Prior to the 1990 enactment of 28 U.S.C. [section] 1367, district courts addressed compulsory and permissive counterclaims through what was deemed pendent and ancillary jurisdiction. (18) While pendent jurisdiction over plaintiffs' claims was generally accepted in federal court, an exercise of ancillary jurisdiction required separate examination. (19) After enaction of the Federal Rules of Civil Procedure, federal courts were unsure about their jurisdiction regarding the ability of one party to join additional parties under so-called "pendent-party jurisdiction." (20) In United Mine Workers v. Gibbs (21) the United States Supreme Court finally established some ground rules to clear up confusion among the circuit courts regarding supplemental jurisdiction. (22) The Court in Gibbs gave federal courts jurisdiction over federal and state claims that "derive from a common nucleus of operative fact." (23) Gibbs primarily dealt with the issue of pendent jurisdiction but some commentators suggest the decision encompasses ancillary jurisdiction as well. (24)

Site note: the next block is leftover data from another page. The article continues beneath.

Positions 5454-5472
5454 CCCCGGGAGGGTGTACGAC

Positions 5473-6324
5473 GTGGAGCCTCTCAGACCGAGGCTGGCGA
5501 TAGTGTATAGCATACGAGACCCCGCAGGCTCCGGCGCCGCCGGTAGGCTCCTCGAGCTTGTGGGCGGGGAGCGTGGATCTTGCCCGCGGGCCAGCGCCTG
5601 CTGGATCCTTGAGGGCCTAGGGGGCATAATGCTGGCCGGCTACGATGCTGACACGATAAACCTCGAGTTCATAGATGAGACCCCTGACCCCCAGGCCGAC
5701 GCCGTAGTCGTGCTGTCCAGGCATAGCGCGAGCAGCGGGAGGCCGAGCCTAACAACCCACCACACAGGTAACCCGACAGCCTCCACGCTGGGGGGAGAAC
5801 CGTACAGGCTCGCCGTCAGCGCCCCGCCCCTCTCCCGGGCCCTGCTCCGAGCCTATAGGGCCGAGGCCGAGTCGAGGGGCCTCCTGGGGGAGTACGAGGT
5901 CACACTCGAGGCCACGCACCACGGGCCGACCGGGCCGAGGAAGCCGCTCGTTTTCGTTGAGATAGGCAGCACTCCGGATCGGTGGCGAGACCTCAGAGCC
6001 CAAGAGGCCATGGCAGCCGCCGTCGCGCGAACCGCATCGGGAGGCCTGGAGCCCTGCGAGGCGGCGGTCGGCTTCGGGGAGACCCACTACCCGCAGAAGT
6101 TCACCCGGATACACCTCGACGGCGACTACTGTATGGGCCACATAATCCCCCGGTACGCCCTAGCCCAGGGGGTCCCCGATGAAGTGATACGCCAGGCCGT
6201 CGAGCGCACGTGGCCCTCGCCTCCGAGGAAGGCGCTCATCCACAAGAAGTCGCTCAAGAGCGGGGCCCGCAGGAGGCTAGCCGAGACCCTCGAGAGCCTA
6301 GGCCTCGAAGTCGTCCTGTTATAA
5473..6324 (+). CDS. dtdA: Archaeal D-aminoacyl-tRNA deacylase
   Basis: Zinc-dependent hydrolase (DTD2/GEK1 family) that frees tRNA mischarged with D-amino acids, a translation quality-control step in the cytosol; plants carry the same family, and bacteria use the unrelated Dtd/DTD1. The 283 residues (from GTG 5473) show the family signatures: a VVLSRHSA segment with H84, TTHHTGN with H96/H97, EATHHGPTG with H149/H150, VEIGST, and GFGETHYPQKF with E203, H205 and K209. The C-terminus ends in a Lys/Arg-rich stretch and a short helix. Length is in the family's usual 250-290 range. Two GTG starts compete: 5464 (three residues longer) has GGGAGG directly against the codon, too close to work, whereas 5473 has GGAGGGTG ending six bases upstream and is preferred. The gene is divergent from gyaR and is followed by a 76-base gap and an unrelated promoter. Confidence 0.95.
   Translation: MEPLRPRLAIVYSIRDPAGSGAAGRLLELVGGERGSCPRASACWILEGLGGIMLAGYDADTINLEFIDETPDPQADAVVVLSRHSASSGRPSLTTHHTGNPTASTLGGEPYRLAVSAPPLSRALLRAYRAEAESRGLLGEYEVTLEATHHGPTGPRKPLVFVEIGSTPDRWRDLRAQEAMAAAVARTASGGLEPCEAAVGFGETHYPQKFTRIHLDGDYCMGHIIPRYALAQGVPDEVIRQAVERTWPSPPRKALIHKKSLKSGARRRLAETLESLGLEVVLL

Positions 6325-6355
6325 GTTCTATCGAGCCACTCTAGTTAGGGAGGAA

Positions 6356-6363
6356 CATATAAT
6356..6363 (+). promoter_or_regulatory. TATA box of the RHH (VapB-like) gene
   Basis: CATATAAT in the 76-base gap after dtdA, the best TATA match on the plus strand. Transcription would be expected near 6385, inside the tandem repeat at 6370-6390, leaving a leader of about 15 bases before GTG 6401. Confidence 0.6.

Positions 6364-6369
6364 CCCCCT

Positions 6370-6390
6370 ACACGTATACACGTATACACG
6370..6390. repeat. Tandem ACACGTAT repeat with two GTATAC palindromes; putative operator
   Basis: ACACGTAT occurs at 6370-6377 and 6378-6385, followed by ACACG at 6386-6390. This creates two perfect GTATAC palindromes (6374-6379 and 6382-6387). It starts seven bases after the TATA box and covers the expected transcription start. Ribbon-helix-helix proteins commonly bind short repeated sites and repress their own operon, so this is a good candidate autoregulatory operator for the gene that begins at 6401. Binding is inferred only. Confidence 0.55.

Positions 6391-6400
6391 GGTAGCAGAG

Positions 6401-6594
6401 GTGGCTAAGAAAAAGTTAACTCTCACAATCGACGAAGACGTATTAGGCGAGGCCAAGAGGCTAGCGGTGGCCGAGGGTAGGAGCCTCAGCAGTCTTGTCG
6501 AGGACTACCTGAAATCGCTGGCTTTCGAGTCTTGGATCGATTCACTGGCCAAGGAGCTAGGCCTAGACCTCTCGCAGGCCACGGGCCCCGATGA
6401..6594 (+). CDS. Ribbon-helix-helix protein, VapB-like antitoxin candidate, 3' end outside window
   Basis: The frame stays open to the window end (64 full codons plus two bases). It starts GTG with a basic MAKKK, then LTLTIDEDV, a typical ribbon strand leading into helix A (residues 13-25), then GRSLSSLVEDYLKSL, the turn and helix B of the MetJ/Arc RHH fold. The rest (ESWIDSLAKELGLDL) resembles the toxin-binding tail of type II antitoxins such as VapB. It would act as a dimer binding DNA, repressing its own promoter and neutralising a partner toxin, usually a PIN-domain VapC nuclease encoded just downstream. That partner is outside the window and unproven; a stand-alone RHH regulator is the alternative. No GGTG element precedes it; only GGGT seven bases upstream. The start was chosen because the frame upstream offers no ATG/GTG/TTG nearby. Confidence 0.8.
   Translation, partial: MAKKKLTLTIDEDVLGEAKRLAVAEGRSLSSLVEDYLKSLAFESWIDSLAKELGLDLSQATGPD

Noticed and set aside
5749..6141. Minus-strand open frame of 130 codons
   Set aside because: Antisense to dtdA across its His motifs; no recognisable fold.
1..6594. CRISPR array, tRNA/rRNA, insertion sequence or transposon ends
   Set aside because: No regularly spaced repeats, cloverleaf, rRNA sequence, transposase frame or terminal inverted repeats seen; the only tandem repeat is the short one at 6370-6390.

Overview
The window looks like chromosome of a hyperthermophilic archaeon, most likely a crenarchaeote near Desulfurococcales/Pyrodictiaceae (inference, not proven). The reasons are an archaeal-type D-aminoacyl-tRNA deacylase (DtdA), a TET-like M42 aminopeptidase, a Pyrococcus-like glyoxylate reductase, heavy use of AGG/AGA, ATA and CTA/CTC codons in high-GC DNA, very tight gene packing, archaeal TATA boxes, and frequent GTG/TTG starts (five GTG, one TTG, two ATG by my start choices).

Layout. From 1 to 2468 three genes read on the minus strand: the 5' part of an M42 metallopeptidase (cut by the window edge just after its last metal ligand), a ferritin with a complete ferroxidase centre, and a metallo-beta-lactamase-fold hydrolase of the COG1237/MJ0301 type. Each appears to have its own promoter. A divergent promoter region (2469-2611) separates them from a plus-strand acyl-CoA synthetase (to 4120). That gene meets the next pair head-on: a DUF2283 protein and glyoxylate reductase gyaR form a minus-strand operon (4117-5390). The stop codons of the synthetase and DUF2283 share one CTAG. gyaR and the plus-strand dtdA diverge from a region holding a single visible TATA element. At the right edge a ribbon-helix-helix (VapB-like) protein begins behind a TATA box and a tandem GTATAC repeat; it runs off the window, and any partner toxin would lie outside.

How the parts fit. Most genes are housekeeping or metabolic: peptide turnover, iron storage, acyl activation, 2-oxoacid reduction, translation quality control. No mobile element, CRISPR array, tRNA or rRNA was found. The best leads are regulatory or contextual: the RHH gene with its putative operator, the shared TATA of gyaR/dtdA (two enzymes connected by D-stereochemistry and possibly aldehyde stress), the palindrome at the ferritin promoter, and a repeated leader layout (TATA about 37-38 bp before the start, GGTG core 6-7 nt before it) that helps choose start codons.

While this proposition may seem obvious today, many courts struggled with Gibbs' breadth in the wake of that landmark decision. (25) In fact, several decisions following this seminal case rejected applying the Gibbs formulation to determine proper jurisdiction in certain instances. (26) Adding to the confusion of pendent and ancillary jurisdiction was whether permissive counterclaims, under Federal Rule of Civil Procedure 13(b), came in under the court's supplemental jurisdiction. (27) While several courts focused on the language of 13(a) regarding the "same transaction or occurrence" to distinguish between compulsory and permissive, other courts began to move away from this trend. (28)